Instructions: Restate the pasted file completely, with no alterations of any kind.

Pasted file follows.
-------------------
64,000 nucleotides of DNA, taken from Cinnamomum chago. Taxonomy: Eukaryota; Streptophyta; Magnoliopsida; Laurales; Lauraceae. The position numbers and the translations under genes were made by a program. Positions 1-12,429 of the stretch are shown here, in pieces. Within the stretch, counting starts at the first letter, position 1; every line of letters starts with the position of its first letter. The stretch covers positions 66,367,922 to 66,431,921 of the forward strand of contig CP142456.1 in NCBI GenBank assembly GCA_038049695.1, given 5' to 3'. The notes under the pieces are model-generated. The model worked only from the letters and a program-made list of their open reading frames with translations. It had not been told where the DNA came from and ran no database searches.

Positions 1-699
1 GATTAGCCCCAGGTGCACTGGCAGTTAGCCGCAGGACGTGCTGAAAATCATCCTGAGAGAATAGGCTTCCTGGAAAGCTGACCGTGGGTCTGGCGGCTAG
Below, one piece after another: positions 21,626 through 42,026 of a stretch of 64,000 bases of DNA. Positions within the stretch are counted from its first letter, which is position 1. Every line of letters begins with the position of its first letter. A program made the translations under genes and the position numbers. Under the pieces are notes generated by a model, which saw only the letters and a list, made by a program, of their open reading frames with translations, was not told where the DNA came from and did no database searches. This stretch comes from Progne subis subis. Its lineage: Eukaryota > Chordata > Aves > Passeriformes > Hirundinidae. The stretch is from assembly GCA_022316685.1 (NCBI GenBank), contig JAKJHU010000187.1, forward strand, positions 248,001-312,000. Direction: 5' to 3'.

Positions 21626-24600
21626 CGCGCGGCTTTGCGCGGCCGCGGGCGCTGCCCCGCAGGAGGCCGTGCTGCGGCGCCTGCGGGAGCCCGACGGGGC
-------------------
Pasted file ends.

64,000 nucleotides of DNA, taken from Cinnamomum chago. Taxonomy: Eukaryota; Streptophyta; Magnoliopsida; Laurales; Lauraceae. The position numbers and the translations under genes were made by a program. Positions 1-12,429 of the stretch are shown here, in pieces. Within the stretch, counting starts at the first letter, position 1; every line of letters starts with the position of its first letter. The stretch covers positions 66,367,922 to 66,431,921 of the forward strand of contig CP142456.1 in NCBI GenBank assembly GCA_038049695.1, given 5' to 3'. The notes under the pieces are model-generated. The model worked only from the letters and a program-made list of their open reading frames with translations. It had not been told where the DNA came from and ran no database searches.

Positions 1-699
1 GATTAGCCCCAGGTGCACTGGCAGTTAGCCGCAGGACGTGCTGAAAATCATCCTGAGAGAATAGGCTTCCTGGAAAGCTGACCGTGGGTCTGGCGGCTAG
Below, one piece after another: positions 21,626 through 42,026 of a stretch of 64,000 bases of DNA. Positions within the stretch are counted from its first letter, which is position 1. Every line of letters begins with the position of its first letter. A program made the translations under genes and the position numbers. Under the pieces are notes generated by a model, which saw only the letters and a list, made by a program, of their open reading frames with translations, was not told where the DNA came from and did no database searches. This stretch comes from Progne subis subis. Its lineage: Eukaryota > Chordata > Aves > Passeriformes > Hirundinidae. The stretch is from assembly GCA_022316685.1 (NCBI GenBank), contig JAKJHU010000187.1, forward strand, positions 248,001-312,000. Direction: 5' to 3'.

Positions 21626-24600
21626 CGCGCGGCTTTGCGCGGCCGCGGGCGCTGCCCCGCAGGAGGCCGTGCTGCGGCGCCTGCGGGAGCCCGACGGGGC